Popcaan's second record is an uplifting mix of dancehall hits and experimental sounds that prove this Jamaican's talent has no limits.
It’s been four years since Jamaican deejay Popcaan (aka. Andrae Sutherland) released his debut album ‘Where We Come From’. Since then he’s broken into the mainstream with some legitimately stellar collaborations with the likes of Jamie XX on ‘There’s Gonna Be Good Times’, ‘Controlla’ by Drake and the standout track from Gorillaz's ‘Humanz’, ‘Saturn Barz’. It’s fair to say the break from his solo material and the experience he’s gained from it has resulted in a much more powerful and solid if slightly overdrawn second record.
‘Forever’ comes in at an exhausting 17 tracks yet it features some of the Caribbean singer-songwriters strongest material. ‘Body So Good’ is an instant hit and the perfect encapsulation of what Popcaan does best. That’s strong, rhythmic dancehall with an infectious beat at its heart. This is once again reflected on the sultry ‘Naked’ which leaves very little to the imagination with lyrics such as “When you hold me cocky and lick it, Your pussy tight, bruise the cocky and chip it.”
The first few tracks on the album, unfortunately, feel very indistinctive, a selection of bright dancehall, with few standouts. There is a notable switch up however when you’re hit with a joyous one-two of ‘Superstar’ and ‘Happy Now’ about five tracks in, both with their mix of auto-tuned choruses blended in with a selection of summery synths and percussion.
Where ‘Forever’ surprisingly shines, however, is when Popcaan detours into the experimental and unexpected. Two of my favourite tracks are actually the most sombre and spiritual of the collection, ‘A Wha Suh’ completes the album and has an angelic styled piano melody which flows throughout, reminiscent of how Tupac would blend the beauty of the piano on tracks like ‘Changes’ with his own truths in his lyricism. This combination is a perfect fit for Popcaan as he sings of escape and changing his life, like a preacher reading a sermon to his congregation.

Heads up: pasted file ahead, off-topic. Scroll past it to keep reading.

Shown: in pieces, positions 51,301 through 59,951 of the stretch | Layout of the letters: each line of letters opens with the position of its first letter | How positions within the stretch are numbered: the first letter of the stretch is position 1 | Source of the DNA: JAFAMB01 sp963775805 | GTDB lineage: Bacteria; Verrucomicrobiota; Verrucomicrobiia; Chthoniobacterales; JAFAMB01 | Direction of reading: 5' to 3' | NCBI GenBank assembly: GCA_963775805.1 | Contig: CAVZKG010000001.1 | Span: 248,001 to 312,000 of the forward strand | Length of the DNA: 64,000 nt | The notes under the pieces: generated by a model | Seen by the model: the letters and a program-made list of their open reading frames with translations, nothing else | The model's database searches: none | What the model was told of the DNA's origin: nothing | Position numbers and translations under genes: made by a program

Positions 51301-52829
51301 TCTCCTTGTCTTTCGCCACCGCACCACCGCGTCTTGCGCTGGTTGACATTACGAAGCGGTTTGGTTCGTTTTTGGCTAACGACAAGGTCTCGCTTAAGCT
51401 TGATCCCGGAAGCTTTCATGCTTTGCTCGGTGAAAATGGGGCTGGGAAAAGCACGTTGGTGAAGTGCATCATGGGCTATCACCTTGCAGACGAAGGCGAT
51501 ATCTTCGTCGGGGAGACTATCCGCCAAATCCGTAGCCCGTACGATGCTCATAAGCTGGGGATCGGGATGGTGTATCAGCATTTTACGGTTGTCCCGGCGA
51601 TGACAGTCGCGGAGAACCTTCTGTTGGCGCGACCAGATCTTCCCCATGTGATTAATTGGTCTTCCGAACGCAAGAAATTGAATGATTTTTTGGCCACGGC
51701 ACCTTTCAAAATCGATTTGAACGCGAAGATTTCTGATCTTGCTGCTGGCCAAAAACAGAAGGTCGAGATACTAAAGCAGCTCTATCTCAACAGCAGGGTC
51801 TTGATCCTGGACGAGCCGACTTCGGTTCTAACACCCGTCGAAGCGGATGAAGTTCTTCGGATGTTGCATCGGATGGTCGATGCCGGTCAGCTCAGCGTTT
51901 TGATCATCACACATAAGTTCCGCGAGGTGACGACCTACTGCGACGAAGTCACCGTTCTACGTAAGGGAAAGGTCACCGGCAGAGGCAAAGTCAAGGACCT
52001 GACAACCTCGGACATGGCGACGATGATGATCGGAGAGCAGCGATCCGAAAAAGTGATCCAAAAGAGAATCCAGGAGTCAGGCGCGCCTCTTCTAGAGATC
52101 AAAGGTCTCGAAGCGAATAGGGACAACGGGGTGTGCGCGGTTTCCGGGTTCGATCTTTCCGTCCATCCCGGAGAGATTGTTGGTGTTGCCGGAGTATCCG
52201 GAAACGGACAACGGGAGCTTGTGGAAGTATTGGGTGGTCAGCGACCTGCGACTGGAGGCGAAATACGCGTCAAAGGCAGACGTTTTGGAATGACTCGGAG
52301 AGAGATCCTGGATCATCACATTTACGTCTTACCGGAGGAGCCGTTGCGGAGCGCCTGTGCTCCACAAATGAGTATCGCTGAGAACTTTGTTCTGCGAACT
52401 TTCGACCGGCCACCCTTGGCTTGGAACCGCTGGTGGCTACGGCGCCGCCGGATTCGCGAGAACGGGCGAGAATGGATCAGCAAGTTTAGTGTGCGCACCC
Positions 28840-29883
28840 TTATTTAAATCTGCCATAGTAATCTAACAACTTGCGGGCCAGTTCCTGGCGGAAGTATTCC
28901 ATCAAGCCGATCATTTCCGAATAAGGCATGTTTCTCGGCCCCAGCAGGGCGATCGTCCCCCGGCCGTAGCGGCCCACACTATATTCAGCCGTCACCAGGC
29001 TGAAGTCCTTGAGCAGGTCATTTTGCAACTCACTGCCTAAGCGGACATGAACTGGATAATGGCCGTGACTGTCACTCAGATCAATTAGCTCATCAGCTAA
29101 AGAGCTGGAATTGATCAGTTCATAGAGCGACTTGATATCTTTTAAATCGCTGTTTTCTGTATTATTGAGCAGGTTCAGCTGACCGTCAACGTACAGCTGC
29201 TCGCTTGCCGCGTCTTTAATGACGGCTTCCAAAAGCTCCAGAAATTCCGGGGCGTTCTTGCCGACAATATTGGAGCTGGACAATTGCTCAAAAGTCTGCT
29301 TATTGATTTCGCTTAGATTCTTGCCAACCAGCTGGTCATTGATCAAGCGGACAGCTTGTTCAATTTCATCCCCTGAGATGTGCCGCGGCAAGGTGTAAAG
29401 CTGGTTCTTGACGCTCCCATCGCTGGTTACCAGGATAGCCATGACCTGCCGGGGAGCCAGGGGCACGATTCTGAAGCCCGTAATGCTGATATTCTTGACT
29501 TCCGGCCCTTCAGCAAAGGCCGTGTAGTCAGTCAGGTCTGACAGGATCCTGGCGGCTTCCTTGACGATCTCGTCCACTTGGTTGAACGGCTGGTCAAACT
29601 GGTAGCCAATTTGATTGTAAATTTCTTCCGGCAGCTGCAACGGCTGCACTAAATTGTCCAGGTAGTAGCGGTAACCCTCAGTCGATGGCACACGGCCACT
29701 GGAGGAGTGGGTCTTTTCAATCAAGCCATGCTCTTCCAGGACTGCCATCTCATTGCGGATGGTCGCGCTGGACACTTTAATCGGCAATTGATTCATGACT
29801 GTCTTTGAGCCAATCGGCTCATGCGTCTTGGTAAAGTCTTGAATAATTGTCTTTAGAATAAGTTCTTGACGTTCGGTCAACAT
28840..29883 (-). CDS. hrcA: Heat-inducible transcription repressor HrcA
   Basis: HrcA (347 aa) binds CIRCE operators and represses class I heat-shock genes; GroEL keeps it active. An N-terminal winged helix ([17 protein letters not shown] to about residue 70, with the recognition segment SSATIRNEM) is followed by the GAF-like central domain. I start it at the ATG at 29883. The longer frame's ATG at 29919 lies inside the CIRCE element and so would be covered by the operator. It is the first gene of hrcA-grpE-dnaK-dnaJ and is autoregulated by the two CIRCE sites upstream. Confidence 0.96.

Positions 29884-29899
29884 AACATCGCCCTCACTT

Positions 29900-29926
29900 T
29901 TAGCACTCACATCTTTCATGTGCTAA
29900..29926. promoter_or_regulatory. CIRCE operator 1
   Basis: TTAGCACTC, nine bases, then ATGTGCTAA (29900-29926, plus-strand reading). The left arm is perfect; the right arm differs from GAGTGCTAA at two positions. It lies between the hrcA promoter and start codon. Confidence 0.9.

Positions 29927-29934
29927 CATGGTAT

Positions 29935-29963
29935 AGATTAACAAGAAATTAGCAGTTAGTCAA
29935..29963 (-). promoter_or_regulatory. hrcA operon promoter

‘Firm and Strong’ takes the religious imagery even further with a large choir backing up his message, it’s also Popcaan at his clearest. Utilising a minimal amount of autotune, instead focusing on just pure vocal strength, which is thrown at you from every angle. It’s also the only song on the record to stretch to five minutes, this allows the track to transform throughout its runtime, even the odd witty lyric such as ‘Pretty gyal a gimmie wings like Redbull’ can’t take away from the emotional impact of the final minute as a wave of choral voices hits you like a tsunami, cleansing your soul.
The second half truly see’s Popcaan let loose, ‘Foreign Love’ is almost Latin in nature, with its spicy acoustics and unexpected raindrop outro which washes away the flames he's raised in your hips. The only collaboration on the record is ‘Dun Rich’ with Davido, the result is a natural infusion, each star bouncing their vocals and presence of off each other. You could as far as to say the pair harmonise on points. A smart move to focus mainly on Popcaan however, after so many collaborations these past few years it's refreshing to have a mostly solo record.
The only main criticism I have with the album is that it could easily be cut down to a more cohesive 10 tracks, despite this I easily recommend it as one of the best dance records of the year, without a doubt some of the aforementioned highlights will be heard in clubs and on beaches for the remainder of the summer.
Dancehall is a natural talent for Popcaan but the biggest discovery ‘Forever’ has presented to me is just how diverse he can be and I would be more than pleased to hear perhaps a short gospel EP in the future from Jamaica’s brightest star. Even in his most sombre moments, you can’t help but crack a smile at the effortlessly positive atmosphere Popcaan projects, intentional or not he warms your soul, resulting in the perfect record to listen to whilst the sun is shining.